The truth is, I haven’t read as much Philip Roth as I should have. There. I admitted it. The truth is, while I recognize his mastery of the craft, I find most of his books depressing. Not that Everyman was any different, but to a certain degree I found a certain redemption of the genre in this novel. The main character, who, typical of Roth has been married three times, cheated on all of his wives, is not a religious man, and perhaps not a very nice man at all – comes to a point that he is dying and realizes that he has not had a very meaningful life at all. That perhaps he shouldn’t have slept around as much as he did, that he should have been a better father to his children and a better husband to his wives.
It’s really a very sad book. I cried a lot. The book contains messages for all of us about love and loss and meaning in our lives and the fact that at the end, perhaps, it’s really mostly about family and our loved ones and very little about everything else. He comes to the end of his life and he is alone. He dies alone. And the only person he can blame for that is himself. What a real lesson to all of us. Cultivate your family relationships, be a good person and a good friend, because at the end when you are all alone and at the end of your life – they are all that will matter.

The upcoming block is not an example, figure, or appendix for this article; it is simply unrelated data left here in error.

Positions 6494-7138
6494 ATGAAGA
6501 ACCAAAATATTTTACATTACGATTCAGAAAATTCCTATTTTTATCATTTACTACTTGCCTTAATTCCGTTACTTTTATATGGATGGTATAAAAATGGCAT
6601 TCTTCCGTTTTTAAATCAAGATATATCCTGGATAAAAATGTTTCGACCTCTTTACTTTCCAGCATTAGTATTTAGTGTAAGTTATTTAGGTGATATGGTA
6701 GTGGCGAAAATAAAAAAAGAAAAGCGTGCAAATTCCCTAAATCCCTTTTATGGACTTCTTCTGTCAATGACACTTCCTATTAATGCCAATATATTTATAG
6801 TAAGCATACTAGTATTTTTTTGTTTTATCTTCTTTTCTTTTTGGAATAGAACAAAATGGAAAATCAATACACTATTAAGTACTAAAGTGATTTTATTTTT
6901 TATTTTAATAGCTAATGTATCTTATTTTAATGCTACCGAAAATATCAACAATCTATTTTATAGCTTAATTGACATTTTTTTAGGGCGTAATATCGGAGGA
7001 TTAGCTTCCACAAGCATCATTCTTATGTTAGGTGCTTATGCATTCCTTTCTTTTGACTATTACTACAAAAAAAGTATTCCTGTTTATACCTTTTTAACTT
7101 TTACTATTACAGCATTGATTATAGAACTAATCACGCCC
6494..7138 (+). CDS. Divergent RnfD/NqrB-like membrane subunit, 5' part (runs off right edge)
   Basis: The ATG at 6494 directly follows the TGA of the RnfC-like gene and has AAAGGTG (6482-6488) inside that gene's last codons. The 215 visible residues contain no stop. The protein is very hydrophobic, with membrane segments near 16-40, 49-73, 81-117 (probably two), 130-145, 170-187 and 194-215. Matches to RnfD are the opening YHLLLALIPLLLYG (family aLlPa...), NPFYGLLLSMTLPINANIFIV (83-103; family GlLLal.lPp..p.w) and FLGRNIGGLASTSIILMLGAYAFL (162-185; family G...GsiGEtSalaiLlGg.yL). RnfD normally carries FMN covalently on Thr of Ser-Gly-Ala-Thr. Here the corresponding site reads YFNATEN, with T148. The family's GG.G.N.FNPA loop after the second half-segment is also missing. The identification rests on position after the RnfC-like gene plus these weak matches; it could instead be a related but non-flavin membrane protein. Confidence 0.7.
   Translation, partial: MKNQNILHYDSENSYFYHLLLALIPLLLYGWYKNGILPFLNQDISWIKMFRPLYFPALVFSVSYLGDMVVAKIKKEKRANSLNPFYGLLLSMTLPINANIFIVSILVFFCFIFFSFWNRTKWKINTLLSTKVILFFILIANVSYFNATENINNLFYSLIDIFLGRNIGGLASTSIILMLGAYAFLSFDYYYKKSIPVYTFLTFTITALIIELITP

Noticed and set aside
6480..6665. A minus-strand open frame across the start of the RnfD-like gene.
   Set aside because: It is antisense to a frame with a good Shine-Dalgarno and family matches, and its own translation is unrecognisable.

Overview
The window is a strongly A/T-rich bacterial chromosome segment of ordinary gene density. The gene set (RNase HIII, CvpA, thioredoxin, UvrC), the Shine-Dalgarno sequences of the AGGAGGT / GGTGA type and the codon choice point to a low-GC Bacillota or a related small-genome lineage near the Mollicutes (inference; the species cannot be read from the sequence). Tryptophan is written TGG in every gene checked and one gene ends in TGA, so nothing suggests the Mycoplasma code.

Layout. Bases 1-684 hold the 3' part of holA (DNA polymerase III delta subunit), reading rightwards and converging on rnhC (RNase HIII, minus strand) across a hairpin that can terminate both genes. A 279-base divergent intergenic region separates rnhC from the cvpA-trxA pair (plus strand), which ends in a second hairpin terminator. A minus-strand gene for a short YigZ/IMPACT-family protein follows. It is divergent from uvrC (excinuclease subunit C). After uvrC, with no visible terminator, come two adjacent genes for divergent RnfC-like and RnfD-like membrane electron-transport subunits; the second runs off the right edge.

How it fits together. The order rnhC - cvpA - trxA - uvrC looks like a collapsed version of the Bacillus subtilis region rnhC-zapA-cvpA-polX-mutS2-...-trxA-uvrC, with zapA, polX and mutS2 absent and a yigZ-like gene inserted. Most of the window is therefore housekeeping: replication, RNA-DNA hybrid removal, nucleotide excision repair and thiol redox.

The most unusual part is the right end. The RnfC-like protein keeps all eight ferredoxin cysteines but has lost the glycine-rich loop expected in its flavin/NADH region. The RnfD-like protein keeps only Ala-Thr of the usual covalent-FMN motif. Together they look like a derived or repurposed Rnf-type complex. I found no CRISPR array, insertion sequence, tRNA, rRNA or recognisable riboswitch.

For the most part, I really prefer Saul Bellow, Mordechai Richler, and Chaim Potok, but I have to say that this book made me want to give Roth’s other books a second chance.